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Leukemia
Rechavi, G., Institute of Hematology, Chaim Sheba Medical Center, Tel-Hashomer 52 621, Israel
Katzir, N., Institute of Hematology, Chaim Sheba Medical Center, Tel-Hashomer 52 621, Israel
Brok-Simoni, F., Institute of Hematology, Chaim Sheba Medical Center, Tel-Hashomer 52 621, Israel
Holtzman, F., Institute of Hematology, Chaim Sheba Medical Center, Tel-Hashomer 52 621, Israel
Mandel, M., Institute of Hematology, Chaim Sheba Medical Center, Tel-Hashomer 52 621, Israel
Gurfinkel, N., Institute of Hematology, Chaim Sheba Medical Center, Tel-Hashomer 52 621, Israel
Givol, D., Institute of Hematology, Chaim Sheba Medical Center, Tel-Hashomer 52 621, Israel
Ben-Bassat, I., Institute of Hematology, Chaim Sheba Medical Center, Tel-Hashomer 52 621, Israel
Ramot, B., Institute of Hematology, Chaim Sheba Medical Center, Tel-Hashomer 52 621, Israel
Three cellular or putative oncogenes: c-myc, bcl1, and bcl2 were previously found to be rearranged in some B cell malignancies due to chromosomal translocations. Data concerning the role of such genetic rearrangements in B-CLL are very scanty and limited to few cases in which bcl1 rearrangements were found. We studied DNA samples from 38 cases of B-CLL by Southern blot technique in order to find out the existence and frequency of such events. No bcl1 or bcl2 rearrangements were found in any of the studied cases; thus, involvement of these genes in CLL must be rare. In one patient who had an aggressive and resistant disease, c-myc rearrangement was found.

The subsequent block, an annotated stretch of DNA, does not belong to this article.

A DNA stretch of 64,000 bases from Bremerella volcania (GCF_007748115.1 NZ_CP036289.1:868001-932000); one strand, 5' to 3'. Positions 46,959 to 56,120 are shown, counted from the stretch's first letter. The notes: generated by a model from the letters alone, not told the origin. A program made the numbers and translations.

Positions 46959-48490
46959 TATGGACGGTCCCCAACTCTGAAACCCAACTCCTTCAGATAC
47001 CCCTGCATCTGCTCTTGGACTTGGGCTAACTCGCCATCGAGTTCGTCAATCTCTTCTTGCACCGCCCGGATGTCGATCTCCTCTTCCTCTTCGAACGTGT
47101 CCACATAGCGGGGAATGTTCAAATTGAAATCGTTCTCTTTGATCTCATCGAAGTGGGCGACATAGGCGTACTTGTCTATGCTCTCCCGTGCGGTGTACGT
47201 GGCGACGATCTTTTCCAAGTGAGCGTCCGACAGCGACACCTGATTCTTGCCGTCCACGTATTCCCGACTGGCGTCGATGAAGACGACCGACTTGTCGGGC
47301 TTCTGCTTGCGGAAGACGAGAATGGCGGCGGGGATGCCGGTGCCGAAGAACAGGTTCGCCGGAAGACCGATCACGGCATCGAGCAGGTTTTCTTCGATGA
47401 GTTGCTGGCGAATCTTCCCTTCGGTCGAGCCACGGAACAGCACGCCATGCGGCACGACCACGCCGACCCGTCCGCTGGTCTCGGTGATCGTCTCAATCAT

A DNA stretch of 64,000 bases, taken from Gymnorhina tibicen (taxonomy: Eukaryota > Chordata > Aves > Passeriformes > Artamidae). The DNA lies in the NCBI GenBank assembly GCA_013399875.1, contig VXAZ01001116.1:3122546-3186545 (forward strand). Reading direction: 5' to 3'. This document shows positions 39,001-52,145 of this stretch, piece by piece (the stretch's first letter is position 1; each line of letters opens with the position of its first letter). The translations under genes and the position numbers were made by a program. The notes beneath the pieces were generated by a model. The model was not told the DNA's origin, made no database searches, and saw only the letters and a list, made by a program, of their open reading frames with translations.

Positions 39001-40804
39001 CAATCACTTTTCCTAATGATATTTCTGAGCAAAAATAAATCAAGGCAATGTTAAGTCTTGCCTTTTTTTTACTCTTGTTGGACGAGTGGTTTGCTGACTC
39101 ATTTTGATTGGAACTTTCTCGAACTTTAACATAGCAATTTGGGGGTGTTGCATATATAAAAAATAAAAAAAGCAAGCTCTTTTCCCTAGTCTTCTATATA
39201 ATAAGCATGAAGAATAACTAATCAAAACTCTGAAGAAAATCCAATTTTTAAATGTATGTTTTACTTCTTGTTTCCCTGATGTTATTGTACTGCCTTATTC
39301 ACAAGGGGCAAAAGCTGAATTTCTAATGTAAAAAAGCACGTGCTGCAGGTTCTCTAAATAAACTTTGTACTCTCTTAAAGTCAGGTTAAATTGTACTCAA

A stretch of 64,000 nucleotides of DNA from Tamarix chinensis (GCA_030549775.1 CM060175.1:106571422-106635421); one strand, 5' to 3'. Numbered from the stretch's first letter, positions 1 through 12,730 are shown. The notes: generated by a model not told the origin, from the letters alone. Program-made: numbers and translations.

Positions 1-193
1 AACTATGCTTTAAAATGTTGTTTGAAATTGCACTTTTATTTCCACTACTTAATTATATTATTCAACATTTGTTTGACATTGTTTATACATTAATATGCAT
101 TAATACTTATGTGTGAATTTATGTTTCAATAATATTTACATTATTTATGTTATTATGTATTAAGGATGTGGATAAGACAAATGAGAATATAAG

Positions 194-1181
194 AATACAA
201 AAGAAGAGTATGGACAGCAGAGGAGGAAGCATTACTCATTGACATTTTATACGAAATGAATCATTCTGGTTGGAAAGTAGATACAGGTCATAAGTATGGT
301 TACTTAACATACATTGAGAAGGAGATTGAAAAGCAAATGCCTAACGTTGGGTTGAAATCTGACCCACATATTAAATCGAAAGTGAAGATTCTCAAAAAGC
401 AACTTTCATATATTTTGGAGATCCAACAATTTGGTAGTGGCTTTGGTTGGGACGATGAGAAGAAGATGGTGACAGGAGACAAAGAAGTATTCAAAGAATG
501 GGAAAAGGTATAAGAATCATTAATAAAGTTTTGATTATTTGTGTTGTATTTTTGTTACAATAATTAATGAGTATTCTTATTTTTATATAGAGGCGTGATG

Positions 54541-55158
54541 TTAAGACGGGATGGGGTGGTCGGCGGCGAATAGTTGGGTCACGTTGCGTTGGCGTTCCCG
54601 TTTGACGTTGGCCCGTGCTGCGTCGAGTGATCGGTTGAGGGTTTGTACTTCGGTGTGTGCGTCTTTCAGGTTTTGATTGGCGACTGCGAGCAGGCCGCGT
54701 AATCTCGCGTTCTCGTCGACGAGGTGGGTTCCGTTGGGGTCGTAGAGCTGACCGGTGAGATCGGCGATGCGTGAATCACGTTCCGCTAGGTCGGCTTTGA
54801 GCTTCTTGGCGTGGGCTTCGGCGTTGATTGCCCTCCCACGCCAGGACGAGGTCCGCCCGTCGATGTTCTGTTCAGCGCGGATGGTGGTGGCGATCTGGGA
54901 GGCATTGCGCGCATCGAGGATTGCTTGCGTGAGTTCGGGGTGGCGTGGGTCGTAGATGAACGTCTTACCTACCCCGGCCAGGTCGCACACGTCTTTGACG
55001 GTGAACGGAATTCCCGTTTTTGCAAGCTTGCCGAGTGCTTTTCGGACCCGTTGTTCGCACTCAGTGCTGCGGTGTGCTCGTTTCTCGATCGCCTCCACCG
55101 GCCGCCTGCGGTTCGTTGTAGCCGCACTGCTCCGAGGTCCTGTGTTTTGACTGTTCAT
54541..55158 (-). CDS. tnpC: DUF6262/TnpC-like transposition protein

פותח על ידי קלירמאש פתרונות בע"מ -
הספר "אוצר וולקני"
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תנאי שימוש
A search for bcl1, bcl2, and c-myc oncogene rearrangements in chronic lymphocytic leukemia
3
Rechavi, G., Institute of Hematology, Chaim Sheba Medical Center, Tel-Hashomer 52 621, Israel
Katzir, N., Institute of Hematology, Chaim Sheba Medical Center, Tel-Hashomer 52 621, Israel
Brok-Simoni, F., Institute of Hematology, Chaim Sheba Medical Center, Tel-Hashomer 52 621, Israel
Holtzman, F., Institute of Hematology, Chaim Sheba Medical Center, Tel-Hashomer 52 621, Israel
Mandel, M., Institute of Hematology, Chaim Sheba Medical Center, Tel-Hashomer 52 621, Israel
Gurfinkel, N., Institute of Hematology, Chaim Sheba Medical Center, Tel-Hashomer 52 621, Israel
Givol, D., Institute of Hematology, Chaim Sheba Medical Center, Tel-Hashomer 52 621, Israel
Ben-Bassat, I., Institute of Hematology, Chaim Sheba Medical Center, Tel-Hashomer 52 621, Israel
Ramot, B., Institute of Hematology, Chaim Sheba Medical Center, Tel-Hashomer 52 621, Israel
A search for bcl1, bcl2, and c-myc oncogene rearrangements in chronic lymphocytic leukemia
Three cellular or putative oncogenes: c-myc, bcl1, and bcl2 were previously found to be rearranged in some B cell malignancies due to chromosomal translocations. Data concerning the role of such genetic rearrangements in B-CLL are very scanty and limited to few cases in which bcl1 rearrangements were found. We studied DNA samples from 38 cases of B-CLL by Southern blot technique in order to find out the existence and frequency of such events. No bcl1 or bcl2 rearrangements were found in any of the studied cases; thus, involvement of these genes in CLL must be rare. In one patient who had an aggressive and resistant disease, c-myc rearrangement was found.
Scientific Publication
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